Present Tense
PublisherSandstone Press Ltd
Date Published15 September 2016
Price£ 8.99

Present Tense

by W.H.S. McIntyre

Lawyer Robbie Munro gets a visit from old client Billy Paris, who deposits a parcel for safekeeping. Several parties think Munro is in possession of information they are very keen to get hold of.


Robbie Munro maintains his practice largely with income from legal aid, doing his best to protect a range of minor villains from the accusations of the State. The decision of the Scottish Legal Aid Board to suspend him for inadequate procedural documentation is likely to seriously affect his income, even if his sole employee Joanna is still around to keep the firm afloat. After a visit from Billy Paris, however, legal matters get a backseat.

Billy’s parcel generates plenty of interest: it turns out that he knows something about the downing of a helicopter in the North Sea, taking with it pilot Jeremy Thorn and his girlfriend. Sabotage seems a possibility given that Jeremy’s father Philip is in dispute with a Secretary of State over the preferred site for a spaceport, and with musicians over contract rights, amongst others. A popular TV presenter takes a big interest in the case and gives Robbie some rather unwelcome exposure.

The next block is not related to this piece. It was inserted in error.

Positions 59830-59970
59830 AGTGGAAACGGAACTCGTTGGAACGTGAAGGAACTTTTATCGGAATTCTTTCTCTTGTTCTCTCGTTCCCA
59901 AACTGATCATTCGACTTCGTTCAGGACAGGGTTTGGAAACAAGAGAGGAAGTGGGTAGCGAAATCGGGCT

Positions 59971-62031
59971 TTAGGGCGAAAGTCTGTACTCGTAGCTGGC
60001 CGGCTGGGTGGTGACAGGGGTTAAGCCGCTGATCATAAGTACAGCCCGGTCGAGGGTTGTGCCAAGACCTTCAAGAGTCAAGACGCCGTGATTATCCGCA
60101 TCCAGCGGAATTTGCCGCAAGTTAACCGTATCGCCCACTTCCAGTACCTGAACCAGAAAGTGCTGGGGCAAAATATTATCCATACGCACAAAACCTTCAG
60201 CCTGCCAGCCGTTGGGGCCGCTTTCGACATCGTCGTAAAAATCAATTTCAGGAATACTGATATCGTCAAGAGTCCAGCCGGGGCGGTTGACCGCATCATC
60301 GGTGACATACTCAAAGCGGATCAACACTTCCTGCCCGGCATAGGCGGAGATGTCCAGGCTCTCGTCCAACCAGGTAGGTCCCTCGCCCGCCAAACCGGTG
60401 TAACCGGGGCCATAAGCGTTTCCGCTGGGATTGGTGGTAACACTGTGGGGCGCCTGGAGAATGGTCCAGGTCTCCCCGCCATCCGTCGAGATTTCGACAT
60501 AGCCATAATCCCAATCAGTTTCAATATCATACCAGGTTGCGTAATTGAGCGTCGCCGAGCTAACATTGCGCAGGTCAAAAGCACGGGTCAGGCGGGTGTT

Robbie spends most of the book trying to work out whodunit, and how he can get paid for retailing this information to the highest bidder. Meanwhile, ongoing legal cases call for careful consideration. Joanna fears the worst for a client accused of rape, the only man in a locked house at the time of the alleged offence. Munro’s worst dilemma, however, may be his inability to purchase a Pyxie Girl doll in time for Christmas, something which would gravely disappoint his four-year-old daughter.

Despite the murders at the heart of the plot, this tale comes with a heavy lacing of humour. Munro frequently flies rather close to the wind, but his life is disorganised in an agreeable sort of way and he has plenty of interesting company. This includes his father, in whose house he lives, footballer brother Malky, daughter Tina as already mentioned, and the odd girlfriend. Joanna is an obvious candidate for romance, but it is part of Robbie’s charm that he seems determined to overlook this.

As a keen fan of the courtroom, I was a little disappointed that although much of the activity centred on the courts, we heard little by way of legal dispute or drama from persons in wigs. Given that the author has extensive experience in the field, it would be nice to get more in future outings.

However, Robbie’s temporary loss of legal aid work gives him the opportunity to act more like a PI, chasing down leads and attempting to bluff the other players with a non-existent hand. The author rather underplays the drama, but there is certainly enough here to keep the reader entertained until we find out whether Munro can really expose the criminal and get richly rewarded for doing so, a very enterprising combination.

Reviewed 12 November 2016 by Chris Roberts